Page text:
Scottish MSP’s have recently launched an inquiry in parliament on SEA (Sexual Exploitation Advertising) with the goal of targeting websites on which Sex Workers advertise with a new offence by updating the law to include charges against “enabling or profiting from the prostitution of another person”.
They note that a large number of Sex Workers in Scotland use these websites to advertise.
They argue that these websites act as an exploitative agent against women, furthering inequality in society. Their argumentation relies on framing the websites as ‘pimps and traffickers’.
This line of reasoning is not only flawed but dangerous.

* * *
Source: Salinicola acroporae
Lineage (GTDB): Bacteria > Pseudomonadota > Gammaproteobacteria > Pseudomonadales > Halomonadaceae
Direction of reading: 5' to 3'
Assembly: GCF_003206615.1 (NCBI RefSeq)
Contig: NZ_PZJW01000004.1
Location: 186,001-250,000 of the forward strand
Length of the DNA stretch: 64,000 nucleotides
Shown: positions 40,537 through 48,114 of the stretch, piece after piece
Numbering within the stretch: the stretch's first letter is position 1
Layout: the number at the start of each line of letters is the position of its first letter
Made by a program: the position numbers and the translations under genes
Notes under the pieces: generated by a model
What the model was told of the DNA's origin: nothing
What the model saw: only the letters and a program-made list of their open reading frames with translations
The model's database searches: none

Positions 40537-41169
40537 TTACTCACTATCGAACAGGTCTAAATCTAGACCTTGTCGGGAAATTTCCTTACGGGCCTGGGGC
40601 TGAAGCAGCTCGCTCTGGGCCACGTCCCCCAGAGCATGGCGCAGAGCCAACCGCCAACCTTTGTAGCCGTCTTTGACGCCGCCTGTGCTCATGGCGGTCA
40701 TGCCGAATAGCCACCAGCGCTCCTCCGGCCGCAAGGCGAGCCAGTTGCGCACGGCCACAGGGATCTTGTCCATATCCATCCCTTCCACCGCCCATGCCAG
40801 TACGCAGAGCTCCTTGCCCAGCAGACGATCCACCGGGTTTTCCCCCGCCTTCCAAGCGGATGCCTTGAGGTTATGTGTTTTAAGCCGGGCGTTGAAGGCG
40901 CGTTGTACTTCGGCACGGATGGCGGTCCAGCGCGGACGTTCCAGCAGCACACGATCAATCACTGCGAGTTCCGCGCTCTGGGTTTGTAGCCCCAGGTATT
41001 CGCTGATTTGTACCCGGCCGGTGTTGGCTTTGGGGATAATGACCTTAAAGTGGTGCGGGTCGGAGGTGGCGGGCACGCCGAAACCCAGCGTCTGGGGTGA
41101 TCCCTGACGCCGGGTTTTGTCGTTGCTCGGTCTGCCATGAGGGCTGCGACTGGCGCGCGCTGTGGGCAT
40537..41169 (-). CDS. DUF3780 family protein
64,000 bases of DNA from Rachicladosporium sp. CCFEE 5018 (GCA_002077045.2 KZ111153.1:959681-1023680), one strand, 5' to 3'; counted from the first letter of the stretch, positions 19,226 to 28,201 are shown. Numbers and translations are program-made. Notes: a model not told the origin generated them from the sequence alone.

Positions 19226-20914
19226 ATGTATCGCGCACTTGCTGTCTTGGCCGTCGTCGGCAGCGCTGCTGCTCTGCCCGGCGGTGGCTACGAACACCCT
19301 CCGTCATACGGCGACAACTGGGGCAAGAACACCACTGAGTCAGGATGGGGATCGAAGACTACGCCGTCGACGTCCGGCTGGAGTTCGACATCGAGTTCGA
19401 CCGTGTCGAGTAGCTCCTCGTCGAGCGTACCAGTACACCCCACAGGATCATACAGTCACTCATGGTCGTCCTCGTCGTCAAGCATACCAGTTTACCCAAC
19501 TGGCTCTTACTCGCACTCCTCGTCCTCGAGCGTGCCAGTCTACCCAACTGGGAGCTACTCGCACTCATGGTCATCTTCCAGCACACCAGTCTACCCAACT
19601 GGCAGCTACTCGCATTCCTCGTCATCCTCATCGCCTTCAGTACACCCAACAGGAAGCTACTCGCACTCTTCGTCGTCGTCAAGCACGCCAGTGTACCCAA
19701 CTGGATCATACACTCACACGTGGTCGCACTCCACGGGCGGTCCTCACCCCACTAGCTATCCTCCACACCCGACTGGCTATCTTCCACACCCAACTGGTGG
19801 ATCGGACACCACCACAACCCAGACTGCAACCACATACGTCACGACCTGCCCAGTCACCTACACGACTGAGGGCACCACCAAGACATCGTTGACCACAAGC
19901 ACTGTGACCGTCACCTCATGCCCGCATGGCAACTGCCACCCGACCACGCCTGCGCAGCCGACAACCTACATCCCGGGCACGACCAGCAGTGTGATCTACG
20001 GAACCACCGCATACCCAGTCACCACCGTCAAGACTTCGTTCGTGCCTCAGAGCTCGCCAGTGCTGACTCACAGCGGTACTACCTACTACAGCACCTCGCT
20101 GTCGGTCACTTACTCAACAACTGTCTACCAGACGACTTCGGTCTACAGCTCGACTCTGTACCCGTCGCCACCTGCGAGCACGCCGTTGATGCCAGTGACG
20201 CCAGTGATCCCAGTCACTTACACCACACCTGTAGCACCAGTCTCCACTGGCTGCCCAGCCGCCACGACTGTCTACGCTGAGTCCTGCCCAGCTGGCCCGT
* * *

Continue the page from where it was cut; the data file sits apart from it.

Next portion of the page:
In understanding the role online advertising plays in Sex Work, it is important to look at its history. The internet has undoubtedly changed the vast majority of industries, with Sex Work being no exception. The end of the 20th century and beginning of the 21st saw a considerable shift from public solicitation to online advertising, and now the majority of Sex Workers advertise online. This shift occurred naturally as Sex Workers were able to take fewer risks by advertising online and as even early as 2006 studies have shown that 85% of Workers use online advertising with a minority who are street based.